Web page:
One person in the audience was a Catawba College alumna, Doris Poulot ‘92, now an expatriate living three hours outside of Paris with her French husband and children. Poulot took the day off from her teaching job and made the train trip just to hear a group from her alma mater perform in Paris. She wiped tears from her eyes as she congratulated the singers, calling the performance “moving and wonderful.”
Sophomore Andrew Taylor of Concord spoke of being “overwhelmed with emotion” as he saw how the music was affecting some in the audience.
After the concert at Notre Dame, we spent almost five hours traveling from Paris across France to Strasbourg in the Alsace region.
Day 4:We boarded a bus and began travel through the Vosges Mountains to Lucerne. As we rode, we passed numerous castles atop the mountains and many vineyards. We made a stop along the famous route de vin (wine route) in the beautiful Medieval town of Riquewihr.
Catawba student Katie Higgins, a junior from Durham, reported that she was welcomed by a Holocaust survivor who told her that she loved Americans because they had liberated her town from the Germans’ grip during World War II.
We arrived in Lucerne, Switzerland around midday on May 19. Lucerne is the home of the oldest wooden covered bridge in Europe — built in the 14th century.
The Singers participated in a 5:15 mass at Jesuitkirche and performed a concert there afterward. Their voices filled the beautiful space and again, the reception to their performance was very warm. An administrator from Wingate University, in Lucerne with students from his institution, happened to attend the mass and hear the Catawba Singers.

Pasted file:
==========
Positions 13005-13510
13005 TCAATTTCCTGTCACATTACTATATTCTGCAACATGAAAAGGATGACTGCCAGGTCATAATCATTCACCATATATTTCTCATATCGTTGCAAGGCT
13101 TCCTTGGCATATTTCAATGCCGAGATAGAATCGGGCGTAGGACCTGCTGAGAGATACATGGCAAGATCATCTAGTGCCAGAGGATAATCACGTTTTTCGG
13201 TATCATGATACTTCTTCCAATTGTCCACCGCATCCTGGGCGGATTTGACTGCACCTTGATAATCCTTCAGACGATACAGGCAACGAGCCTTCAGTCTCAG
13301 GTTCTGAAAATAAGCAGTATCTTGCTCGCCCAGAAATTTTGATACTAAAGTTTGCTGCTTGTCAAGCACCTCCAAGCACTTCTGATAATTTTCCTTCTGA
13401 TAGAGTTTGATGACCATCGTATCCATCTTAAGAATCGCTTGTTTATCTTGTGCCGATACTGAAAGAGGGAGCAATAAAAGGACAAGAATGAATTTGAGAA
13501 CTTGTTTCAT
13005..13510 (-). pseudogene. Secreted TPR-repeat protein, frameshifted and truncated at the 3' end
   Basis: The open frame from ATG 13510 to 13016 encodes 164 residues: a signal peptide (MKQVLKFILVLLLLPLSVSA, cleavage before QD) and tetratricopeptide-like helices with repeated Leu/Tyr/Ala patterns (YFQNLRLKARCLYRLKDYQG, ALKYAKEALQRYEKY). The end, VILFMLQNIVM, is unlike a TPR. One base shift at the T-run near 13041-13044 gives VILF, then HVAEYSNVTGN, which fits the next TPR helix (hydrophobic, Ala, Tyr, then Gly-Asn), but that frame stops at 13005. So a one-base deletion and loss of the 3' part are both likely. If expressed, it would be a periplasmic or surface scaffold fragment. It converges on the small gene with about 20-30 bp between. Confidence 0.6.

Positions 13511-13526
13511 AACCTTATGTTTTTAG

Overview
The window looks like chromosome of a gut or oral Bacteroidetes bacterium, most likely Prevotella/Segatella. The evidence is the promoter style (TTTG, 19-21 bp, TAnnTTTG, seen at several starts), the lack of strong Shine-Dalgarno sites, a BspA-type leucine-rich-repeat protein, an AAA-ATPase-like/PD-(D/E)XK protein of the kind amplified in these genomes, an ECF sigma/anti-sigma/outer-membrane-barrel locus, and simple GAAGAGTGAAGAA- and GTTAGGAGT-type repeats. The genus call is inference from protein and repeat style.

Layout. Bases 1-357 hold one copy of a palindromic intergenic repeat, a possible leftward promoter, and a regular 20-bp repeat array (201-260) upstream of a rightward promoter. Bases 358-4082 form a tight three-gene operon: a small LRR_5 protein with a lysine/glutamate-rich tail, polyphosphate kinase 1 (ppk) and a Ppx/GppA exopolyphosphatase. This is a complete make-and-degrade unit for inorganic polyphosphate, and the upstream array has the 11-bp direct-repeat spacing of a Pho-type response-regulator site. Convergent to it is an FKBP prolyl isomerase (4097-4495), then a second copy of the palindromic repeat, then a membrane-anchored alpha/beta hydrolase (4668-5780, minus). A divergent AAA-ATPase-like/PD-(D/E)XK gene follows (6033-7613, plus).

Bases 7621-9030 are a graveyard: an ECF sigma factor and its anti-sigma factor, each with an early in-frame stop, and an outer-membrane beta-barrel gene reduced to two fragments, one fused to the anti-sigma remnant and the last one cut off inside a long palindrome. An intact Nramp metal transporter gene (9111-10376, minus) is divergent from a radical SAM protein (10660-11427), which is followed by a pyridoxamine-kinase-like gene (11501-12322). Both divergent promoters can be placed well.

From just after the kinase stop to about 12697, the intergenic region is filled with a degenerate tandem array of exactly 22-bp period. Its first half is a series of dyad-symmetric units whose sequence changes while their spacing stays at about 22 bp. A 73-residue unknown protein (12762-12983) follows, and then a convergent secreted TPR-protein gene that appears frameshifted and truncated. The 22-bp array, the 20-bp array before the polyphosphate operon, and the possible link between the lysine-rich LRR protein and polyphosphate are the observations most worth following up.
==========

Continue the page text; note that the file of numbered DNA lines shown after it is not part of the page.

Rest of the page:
Day 5 : We traveled to Wangen, a city first mentioned in the. 800s as “Wangun,” located northeast of Lake Constance in Germany. We arrived around midafternoon, and the bus was greeted by the students’ home stay families. After loading their luggage in the families’ cars, the students headed home in pairs with the families for early dinners before a rehearsal and an 8 p.m. performance in St. Martinkirche.
The Catawba Singers’ concert had been publicized by the city’s cultural office and the church was full by performance time. As the Singers sang the first several selections, showing their command of their voices and their broad repertoire, the audience’s interest and enthusiasm grew. Professor Oakley explained that it was around this time that the audience realized this was not going to be a typical concert.
Soloists in the group won the crowd over. They included Tevin Vincent of Salisbury singing “Old Man River,” Kristopher Watson of Voorhees, N.J., with his “Over the Rainbow,” Michael Stone of Erwin with “On the Street Where You Live,” and Michelle Chaffee of Holly Springs accompanied on fiddle by Nick Brouillette of Tampa, Fla., with “Laudate Dominum.”
The Singers received a standing ovation, and as they lined the entrance to St. Martin’s to meet and thank their audience, the crowd pressed Euros into the students’ hands in appreciation. The students expressed their appreciation to the town when they donated the funds they received to the local hospital.
Day 6: On Saturday, May 21, the Catawba group departed Wangen for a stop in Dachau and an overnight stay in Munich.
We arrived at Dachau just before 2 p.m. It was a solemn time for our group, and overwhelming for some. We entered the iron gates of what remained of the camp, passing the “Arbeit Mact Frei” (Work Makes You Free) sign as we entered.
Although many of the camp’s buildings are missing now, the “crematorium,” two barracks, several guard towers and the SS officers’ building remain. Today, a museum and auditorium are housed in the former SS officers’ building.